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Communications of the ACM

Communications of the ACM

A Perspective on the IT Industry in South Africa


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Information technologists in South Africa come from any number of backgrounds and disciplines. Sheer market pressure may shift a career into the IT domain. A perspective on the South African IT industry must include several points of view, beginning with training. All specialists require some kind of training, be it formal or informal. With training comes the necessary assessment of quality that is usually measured according to international standards and accreditation. The employment issue is another valid point. There is indeed a shortage of skilled, and more importantly, experienced information technologists in the South African market. The current demographics of the IT industry, and how training is addressing this issue, is another pertinent factor.

IT training. A simplified model of formal IT training is based on levels. Many companies or institutions train employees for a specific job by offering courses for which the employee is then certified. Sometimes employees take the initiative by enrolling in classes in order to receive a certificate. With this documentation they can apply for IT-related jobs not necessarily in the same discipline for which they are certified. Tertiary training may be followed by either attending a technikon or a university to receive a diploma or a degree.

There are two main streams of diploma- or degree-holding technologists working in South Africa's IT community: those with commercially based training and those trained on a more scientific level. A number of professionals come from the engineering discipline. To cater to this sector, computer-engineering degree programs are beginning to emerge nationwide. To address the industry's need for specialized IT managers, a new, tailor-made degree has been developed where students spend their senior year in a corporate environment for hands-on experience and learning.

Finding employment. Both the Web and traditional print media are popular for recruitment in South Africa, as is personal recommendations. Universities advertise positions in the Sunday papers, on the Web, and via a lecturers' forum mailing list. In addition, industry uses what is termed "body shopping companies," where companies resell contractor services.

Recruiting experienced personnel or contractors is problematic for both academia and industry. In the industrial sector, many of the experienced personnel are working on international projects and are therefore not available. In the academic sector, the experienced personnel are attracted by industry's higher paying jobs. Industry loses its personnel to international organizations where their experience is required and where they are able to supplement the work force in that particular country. Few international people apply to work in South Africa. If they do it is usually on a temporary basis. This could be attributed to the low remuneration in South Africa.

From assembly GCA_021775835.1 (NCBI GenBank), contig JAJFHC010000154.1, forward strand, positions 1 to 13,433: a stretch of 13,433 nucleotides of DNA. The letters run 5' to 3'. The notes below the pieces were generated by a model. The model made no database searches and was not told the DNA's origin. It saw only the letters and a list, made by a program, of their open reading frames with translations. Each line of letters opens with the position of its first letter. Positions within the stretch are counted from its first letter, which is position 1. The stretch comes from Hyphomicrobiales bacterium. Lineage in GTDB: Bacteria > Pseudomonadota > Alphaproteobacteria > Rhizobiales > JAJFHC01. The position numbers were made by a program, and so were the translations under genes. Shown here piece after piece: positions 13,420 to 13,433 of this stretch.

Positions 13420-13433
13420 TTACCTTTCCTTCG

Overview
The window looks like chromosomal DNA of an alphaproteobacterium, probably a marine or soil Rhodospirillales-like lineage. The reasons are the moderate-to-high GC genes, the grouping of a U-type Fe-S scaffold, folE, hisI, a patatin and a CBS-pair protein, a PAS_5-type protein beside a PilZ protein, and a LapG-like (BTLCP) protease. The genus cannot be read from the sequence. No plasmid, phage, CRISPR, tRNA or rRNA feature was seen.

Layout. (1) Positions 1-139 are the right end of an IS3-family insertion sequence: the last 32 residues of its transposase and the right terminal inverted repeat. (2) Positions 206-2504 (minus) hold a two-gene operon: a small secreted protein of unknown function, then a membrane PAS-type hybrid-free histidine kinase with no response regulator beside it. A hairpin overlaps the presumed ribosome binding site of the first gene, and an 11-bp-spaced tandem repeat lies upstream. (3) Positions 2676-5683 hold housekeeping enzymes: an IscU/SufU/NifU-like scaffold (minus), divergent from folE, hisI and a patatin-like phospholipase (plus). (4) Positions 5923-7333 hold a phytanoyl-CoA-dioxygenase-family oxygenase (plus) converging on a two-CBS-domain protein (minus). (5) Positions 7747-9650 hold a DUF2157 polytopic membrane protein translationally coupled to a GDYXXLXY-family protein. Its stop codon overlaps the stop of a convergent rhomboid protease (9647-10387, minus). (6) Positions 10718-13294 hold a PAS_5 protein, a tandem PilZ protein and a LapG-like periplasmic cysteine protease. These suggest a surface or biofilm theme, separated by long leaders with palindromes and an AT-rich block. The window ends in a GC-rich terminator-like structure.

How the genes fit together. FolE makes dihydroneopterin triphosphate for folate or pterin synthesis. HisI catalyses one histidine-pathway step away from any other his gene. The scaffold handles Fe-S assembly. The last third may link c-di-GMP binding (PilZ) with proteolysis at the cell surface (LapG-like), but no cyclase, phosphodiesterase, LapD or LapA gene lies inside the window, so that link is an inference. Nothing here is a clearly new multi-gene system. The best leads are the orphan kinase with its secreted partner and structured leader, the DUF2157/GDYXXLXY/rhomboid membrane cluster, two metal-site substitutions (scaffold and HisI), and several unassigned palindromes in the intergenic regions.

Many graduate students do occasional programming jobs. Finding full-time students for post-graduate studies is becoming more difficult and challenging. The backlash is that potential academics do not qualify to the level required by academic institutions. Industry money is a huge pulling force.


With education becoming available for all, the number of non-white students graduating with IT degrees is increasing. Moreover, the male-to-female ratio of these students is even.


To bridge the gap of IT knowledge in industry, employers are finding it necessary to create their own work force. They identify employees with great potential (whether or not they have an IT background) and train them for specific jobs. Without contractual obligation, these in-house trained people tend to move to greener pastures at the first opportunity.

Demographic trends. There are two areas of significance in the demographics of the IT industry in South Africa. The first runs along racial lines and the second along gender. With education becoming available for all, the number of non-white students graduating with IT degrees is increasing. Moreover, the male-to-female ratio of these students is even. In the white population, however, the gender distribution remains slanted: today, one out of every five white IT graduates is female.

In conclusion, there is a need to keep qualified IT professionals in South Africa and to keep South Africa abreast of the rest of the world regarding IT. In general, the education of information technologistsspecifically at tertiary levelis internationally competitive. Indeed, South Africa is producing graduates for international markets. The current challenge, however, is not only to retain graduates in the country, but to attract others to return and to draw more skilled people from other countries.

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Author

Linda Marshall (lmarshall@cs.up.ac.za) is a lecturer in the Department of Computer Science at the University of Pretoria, South Africa.


©2001 ACM  0002-0782/01/0700  $5.00

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